Your job is to sit spread-legged,
keep those knees very still
and animate those arms while you
smoke a cigar. It’s a cigar room.
Be a boy in the boys’ room, take a look
around. Only the hands, the lips
and the smoke move. Your job
is to build a new room.
You get nineteen thousand dollars.
Custom made built-in shelving,
fireplace, two windows that work
that are worth an igloo.
All the ducks in a row in the girls’ room,
the danceyourassoff room, adjacent
to the hunting room where the longhouse
once stood. A tent, a tent, listen
to the rain. Play dominoes, plug leaks,
gear up, get wet, listen to the rain.
It’s coming in the room. Gather you
from everywhere and teach you
in a school room on this side of the hill.
Here is the car, the kinetic room.
Kitchen behaviors need not apply.
No chapel behaviors, no bedrooms.
Only cockpit swagger and smoking
in the parking lot out back.
The Illusion of Separation
Our sneakers pigeon-toed,
laced tight, our head kicked back
to the window, our beer belly hanging
over our pants, our purse
sliding off our shoulder while we look
at our phone, our eyes turned up
at ads for books, our camouflage rain boots
wide on our calves and visible,
our hair graying evenly, our pecs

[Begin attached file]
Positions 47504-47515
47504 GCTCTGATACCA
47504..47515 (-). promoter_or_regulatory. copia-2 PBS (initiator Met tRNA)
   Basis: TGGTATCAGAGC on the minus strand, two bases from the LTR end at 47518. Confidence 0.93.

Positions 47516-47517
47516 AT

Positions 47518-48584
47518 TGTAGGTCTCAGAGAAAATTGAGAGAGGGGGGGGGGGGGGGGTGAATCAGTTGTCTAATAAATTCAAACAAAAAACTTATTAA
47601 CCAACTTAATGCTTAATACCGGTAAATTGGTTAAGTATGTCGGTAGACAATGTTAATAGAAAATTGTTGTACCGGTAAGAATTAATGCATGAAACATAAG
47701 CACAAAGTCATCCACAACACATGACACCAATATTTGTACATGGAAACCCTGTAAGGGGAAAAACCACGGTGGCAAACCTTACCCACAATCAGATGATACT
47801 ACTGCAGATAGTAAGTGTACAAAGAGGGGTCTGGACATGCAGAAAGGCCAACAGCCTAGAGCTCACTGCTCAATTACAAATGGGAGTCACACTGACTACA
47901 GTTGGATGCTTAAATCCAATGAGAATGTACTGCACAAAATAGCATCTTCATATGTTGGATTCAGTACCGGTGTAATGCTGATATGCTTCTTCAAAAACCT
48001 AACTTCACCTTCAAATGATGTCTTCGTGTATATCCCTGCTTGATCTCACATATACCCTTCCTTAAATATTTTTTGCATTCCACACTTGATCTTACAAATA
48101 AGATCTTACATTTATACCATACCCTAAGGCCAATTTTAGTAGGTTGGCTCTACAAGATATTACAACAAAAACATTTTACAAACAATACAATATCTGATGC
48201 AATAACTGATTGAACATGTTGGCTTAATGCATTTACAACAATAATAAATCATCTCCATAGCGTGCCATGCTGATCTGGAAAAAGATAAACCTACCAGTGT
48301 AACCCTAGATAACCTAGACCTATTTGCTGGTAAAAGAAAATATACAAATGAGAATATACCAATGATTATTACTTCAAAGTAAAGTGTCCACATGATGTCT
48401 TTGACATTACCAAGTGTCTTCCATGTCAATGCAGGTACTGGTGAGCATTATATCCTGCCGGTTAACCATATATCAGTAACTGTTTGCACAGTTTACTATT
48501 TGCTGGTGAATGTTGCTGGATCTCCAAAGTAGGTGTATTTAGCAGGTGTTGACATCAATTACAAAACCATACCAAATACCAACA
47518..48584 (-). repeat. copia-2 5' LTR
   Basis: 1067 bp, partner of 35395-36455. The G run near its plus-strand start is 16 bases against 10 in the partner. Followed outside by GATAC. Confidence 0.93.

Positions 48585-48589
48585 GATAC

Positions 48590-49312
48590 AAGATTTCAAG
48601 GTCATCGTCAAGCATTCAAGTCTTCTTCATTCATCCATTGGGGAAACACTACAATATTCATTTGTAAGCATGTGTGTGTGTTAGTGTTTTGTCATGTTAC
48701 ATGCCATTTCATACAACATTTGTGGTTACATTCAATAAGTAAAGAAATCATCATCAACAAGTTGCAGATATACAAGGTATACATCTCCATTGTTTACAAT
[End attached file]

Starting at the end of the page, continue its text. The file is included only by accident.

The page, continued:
beneath our onyx cross,
our mosquito-bitten legs,
our hand resting casually
an inch from our penis.
Bang bang! We're in a ditch.
We're broke. We got no shoes. Sob
a story. Line your eyes. Pull breath
and pounce out volume, a push
on the hip. Sorry I ruined
your party. Sorry I peed
on your floor mothermother.
Honey stuck in your pipe. Mother
tries to eat herself out of her body
her body plumping until there’s no room
for soul. Harden against the instinct
to help. There is hope. The muscles
are brick and unmoving. I lay
shrouded in bed. Why the fan?
Maturity is when you can hold
two contradictory ideas in your head
at the same time. Emote
against the airplane, like
the elephants. You are here
for the silk and chiffon,
for the bell shapes, billowing
in nipple-soft pinks. You say
very few words, but suggest
the poofiest gowns.
EMILY BRANDT has two chapbooks due out in the summer of 2014: Behind Teeth from Full Court Books and ManWorld from dancing girl press. Her poems have recently appeared or are forthcoming in Coconut, H_NGM_N, Tammy, The Atlas Review, Epiphany, Berkeley Poetry Review, and other journals. She earned her MFA from New York University where she facilitated the Veterans Writing Workshop. She has been in residence at Saltonstall Arts Colony and Elsewhere in Greensboro, NC. Emily is a co-founding editor of No, Dear magazine and teaches in Brooklyn.
READ AND LISTEN
Issue 4 Playlist